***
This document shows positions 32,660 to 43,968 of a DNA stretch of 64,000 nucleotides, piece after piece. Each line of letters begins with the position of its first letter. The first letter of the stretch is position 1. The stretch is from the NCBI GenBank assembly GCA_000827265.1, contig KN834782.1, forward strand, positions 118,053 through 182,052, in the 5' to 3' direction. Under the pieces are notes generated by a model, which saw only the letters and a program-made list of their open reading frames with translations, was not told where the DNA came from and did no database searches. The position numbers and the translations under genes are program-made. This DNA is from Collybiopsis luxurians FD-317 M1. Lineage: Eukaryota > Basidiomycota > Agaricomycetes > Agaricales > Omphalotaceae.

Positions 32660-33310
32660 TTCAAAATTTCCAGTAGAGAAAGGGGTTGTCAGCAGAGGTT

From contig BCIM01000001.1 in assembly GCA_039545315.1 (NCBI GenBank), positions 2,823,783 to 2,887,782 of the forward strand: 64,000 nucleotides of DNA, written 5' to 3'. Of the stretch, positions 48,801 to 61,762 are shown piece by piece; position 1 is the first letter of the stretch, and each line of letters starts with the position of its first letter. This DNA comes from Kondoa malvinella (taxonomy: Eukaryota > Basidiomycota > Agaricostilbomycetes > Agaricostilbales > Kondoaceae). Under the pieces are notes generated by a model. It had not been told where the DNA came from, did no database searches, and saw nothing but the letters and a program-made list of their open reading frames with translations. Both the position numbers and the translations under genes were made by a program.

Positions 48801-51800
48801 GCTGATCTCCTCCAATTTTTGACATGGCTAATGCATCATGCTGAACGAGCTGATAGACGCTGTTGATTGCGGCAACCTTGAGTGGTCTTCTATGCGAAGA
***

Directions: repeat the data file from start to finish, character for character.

This document shows positions 32,660 to 43,968 of a DNA stretch of 64,000 nucleotides, piece after piece. Each line of letters begins with the position of its first letter. The first letter of the stretch is position 1. The stretch is from the NCBI GenBank assembly GCA_000827265.1, contig KN834782.1, forward strand, positions 118,053 through 182,052, in the 5' to 3' direction. Under the pieces are notes generated by a model, which saw only the letters and a program-made list of their open reading frames with translations, was not told where the DNA came from and did no database searches. The position numbers and the translations under genes are program-made. This DNA is from Collybiopsis luxurians FD-317 M1. Lineage: Eukaryota > Basidiomycota > Agaricomycetes > Agaricales > Omphalotaceae.

Positions 32660-33310
32660 TTCAAAATTTCCAGTAGAGAAAGGGGTTGTCAGCAGAGGTT

From contig BCIM01000001.1 in assembly GCA_039545315.1 (NCBI GenBank), positions 2,823,783 to 2,887,782 of the forward strand: 64,000 nucleotides of DNA, written 5' to 3'. Of the stretch, positions 48,801 to 61,762 are shown piece by piece; position 1 is the first letter of the stretch, and each line of letters starts with the position of its first letter. This DNA comes from Kondoa malvinella (taxonomy: Eukaryota > Basidiomycota > Agaricostilbomycetes > Agaricostilbales > Kondoaceae). Under the pieces are notes generated by a model. It had not been told where the DNA came from, did no database searches, and saw nothing but the letters and a program-made list of their open reading frames with translations. Both the position numbers and the translations under genes were made by a program.

Positions 48801-51800
48801 GCTGATCTCCTCCAATTTTTGACATGGCTAATGCATCATGCTGAACGAGCTGATAGACGCTGTTGATTGCGGCAACCTTGAGTGGTCTTCTATGCGAAGA